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BERLIN, Germany — Salt is the quintessential flavor enhancer, but it has a long history of being bad for your health. From hardening arteries to worsening bloating, doctors typically advise patients to limit their use of the salt shaker. Now, a new study is revealing what salt actually does to human cells which can make it unhealthy to consume.

Researchers from the Max Delbrück Center for Molecular Medicine in the Helmholtz Association (MDC) say consuming sodium affects the energy mitochondria (the power plants of cells) produce. Disrupting this energy balance has serious consequences for immune cells, which stop working properly as a result.

In 2015, MDC Professor Dominik Müller led a study which discovered that high salt levels in the blood affect the activation and function of monocytes. These are the precursors to macrophages, which are specialized cells that detect and destroy harmful bacteria in the body.

“But we didn’t know exactly what was happening in the cells,” explains MDC’s Dr. Sabrina Geisberger in a university release.

Salt consumption dampens the building blocks of the energy-making process

In the new study, Geisberger and an international team examined the metabolism of immune cells exposed to high levels of salt. The results reveal changes begin in as little as three hours.

“It disrupts the respiratory chain, causing the cells to produce less ATP and consume less oxygen,” says the study leader.

So what exactly does that mean for your health? ATP (adenosine triphosphate) is the “universal fuel” which powers up the body’s cells. It provides the energy people need to perform “chemical work,” like creating proteins and other healthy molecules. This work gives humans the biological tools the body requires to power the muscles and maintain metabolism.

The mitochondria (the cell’s batteries) produce ATP through a biochemical process called the respiratory chain.

“Salt very specifically inhibits complex II in the respiratory chain,” Geisberger adds.

When this happens, lower energy levels cause monocytes to mature differently than normal.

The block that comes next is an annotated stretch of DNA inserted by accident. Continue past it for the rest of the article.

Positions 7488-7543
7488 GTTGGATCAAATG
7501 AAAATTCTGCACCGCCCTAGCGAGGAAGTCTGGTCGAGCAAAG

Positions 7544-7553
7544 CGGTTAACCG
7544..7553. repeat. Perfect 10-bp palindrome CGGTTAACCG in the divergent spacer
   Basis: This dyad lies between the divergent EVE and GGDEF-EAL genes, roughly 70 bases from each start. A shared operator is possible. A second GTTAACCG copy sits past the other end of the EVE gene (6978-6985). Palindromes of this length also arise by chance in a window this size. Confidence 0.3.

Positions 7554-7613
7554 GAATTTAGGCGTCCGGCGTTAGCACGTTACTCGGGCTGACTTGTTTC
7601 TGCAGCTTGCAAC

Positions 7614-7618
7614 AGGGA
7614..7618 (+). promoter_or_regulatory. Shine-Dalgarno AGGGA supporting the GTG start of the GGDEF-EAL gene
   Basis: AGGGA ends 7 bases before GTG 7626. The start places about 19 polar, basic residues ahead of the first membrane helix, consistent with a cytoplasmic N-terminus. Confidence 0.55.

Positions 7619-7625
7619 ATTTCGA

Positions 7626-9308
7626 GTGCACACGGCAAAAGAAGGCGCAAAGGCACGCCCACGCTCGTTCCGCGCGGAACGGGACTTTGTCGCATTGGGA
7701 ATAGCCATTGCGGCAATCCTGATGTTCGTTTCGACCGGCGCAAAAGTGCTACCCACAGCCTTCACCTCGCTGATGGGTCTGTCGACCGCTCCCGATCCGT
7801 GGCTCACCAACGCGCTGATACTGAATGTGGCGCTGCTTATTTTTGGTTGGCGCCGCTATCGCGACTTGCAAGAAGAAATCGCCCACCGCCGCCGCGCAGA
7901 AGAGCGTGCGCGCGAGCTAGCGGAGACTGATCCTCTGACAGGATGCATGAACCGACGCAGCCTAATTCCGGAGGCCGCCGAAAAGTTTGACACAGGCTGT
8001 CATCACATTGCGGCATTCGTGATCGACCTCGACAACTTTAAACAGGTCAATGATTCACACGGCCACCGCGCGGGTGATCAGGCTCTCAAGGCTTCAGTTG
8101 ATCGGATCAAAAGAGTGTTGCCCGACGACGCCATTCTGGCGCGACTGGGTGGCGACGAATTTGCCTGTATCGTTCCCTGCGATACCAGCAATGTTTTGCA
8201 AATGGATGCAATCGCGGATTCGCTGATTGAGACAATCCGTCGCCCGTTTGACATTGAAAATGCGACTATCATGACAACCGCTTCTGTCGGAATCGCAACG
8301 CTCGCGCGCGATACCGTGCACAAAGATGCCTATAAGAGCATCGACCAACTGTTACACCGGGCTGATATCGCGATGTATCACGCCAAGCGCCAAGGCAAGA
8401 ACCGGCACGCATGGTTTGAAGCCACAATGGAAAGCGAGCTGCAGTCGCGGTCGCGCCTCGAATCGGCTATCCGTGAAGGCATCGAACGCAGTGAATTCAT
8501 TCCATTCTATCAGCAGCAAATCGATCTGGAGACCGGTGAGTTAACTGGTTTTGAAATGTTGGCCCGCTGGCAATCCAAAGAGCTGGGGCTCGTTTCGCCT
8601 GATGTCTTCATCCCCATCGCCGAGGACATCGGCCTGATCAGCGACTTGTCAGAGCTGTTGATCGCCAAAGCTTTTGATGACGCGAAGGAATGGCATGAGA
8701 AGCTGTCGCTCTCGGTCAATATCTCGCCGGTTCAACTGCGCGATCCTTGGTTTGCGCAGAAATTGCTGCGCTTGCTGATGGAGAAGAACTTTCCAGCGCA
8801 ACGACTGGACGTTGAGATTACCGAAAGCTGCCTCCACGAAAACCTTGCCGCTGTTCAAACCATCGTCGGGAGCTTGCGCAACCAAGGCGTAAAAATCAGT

“The phagocytes, whose task is to identify and eliminate pathogens in the body, were able to fight off infections more effectively. But this could also promote inflammation, which might increase cardiovascular risk,” Müller explains.

One slice of pizza won’t hurt much, but don’t overdo it

Researchers also demonstrated how more salt affects the phagocytes of live patients the same way. The team studied of group of healthy men who added six grams of salt to their diets (in tablet form) for 14 days. In another experiment, study authors also analyzed the monocytes in the blood of eaters consuming pizza from an Italian restaurant.

Results show the dampening effect on mitochondria doesn’t just come from long-term salt usage, a single slice of pizza alters the cells! Researchers took blood from the participants three and eight hours after their meal. While the tests show increased salt intake has an effect after three hours, the impact was barely noticeable after eight hours.

“That’s a good thing. If it had been a prolonged disturbance, we’d be worried about the cells not getting enough energy for a long time,” Müller notes.

Therefore, study authors say the impact of a salty snack won’t result in permanent cell changes. However, they add people should literally take that news with a grain a salt and not continuously eat foods high in sodium. Their results could not rule out the possibility that long-term salt intake could lead to long-lasting mitochondrial impairment.

For reference, the pizza in the study contained 10 grams of salt. Nutritional experts recommend adults keep their salt intake to five or six grams daily.

The big impact of small ions

Study authors note that their study also shows how size is not a factor when it comes to major impacts on human health. Sodium ions are some of the smallest molecules in nature.

“When these ions flood into the mitochondria – and they do this under a variety of physiological conditions – they regulate the central part of the electron transport chain,” says Dr. Stefan Kempa from the Berlin Institute for Medical Systems Biology.

The team will now investigate if salt influences energy production in other types of cells. Professor Markus Kleinewietfeld of Hasselt University says it’s extremely likely researchers will discover the same effect because mitochondria exist in every human cell except for red blood cells.

Although there are still some questions about how all the cells handle the flow of sodium into the mitochondria, researchers believe their findings reaffirm how bad salt can be on human health.

“Of course the first thing you think of is the cardiovascular risk. But multiple studies have shown that salt can affect immune cells in a variety of ways. If such an important cellular mechanism is disrupted for a long period, it could have a negative impact – and could potentially drive inflammatory diseases of the blood vessels or joints, or autoimmune diseases,” Kleinewietfeld concludes.

The study appears in the journal Circulation.

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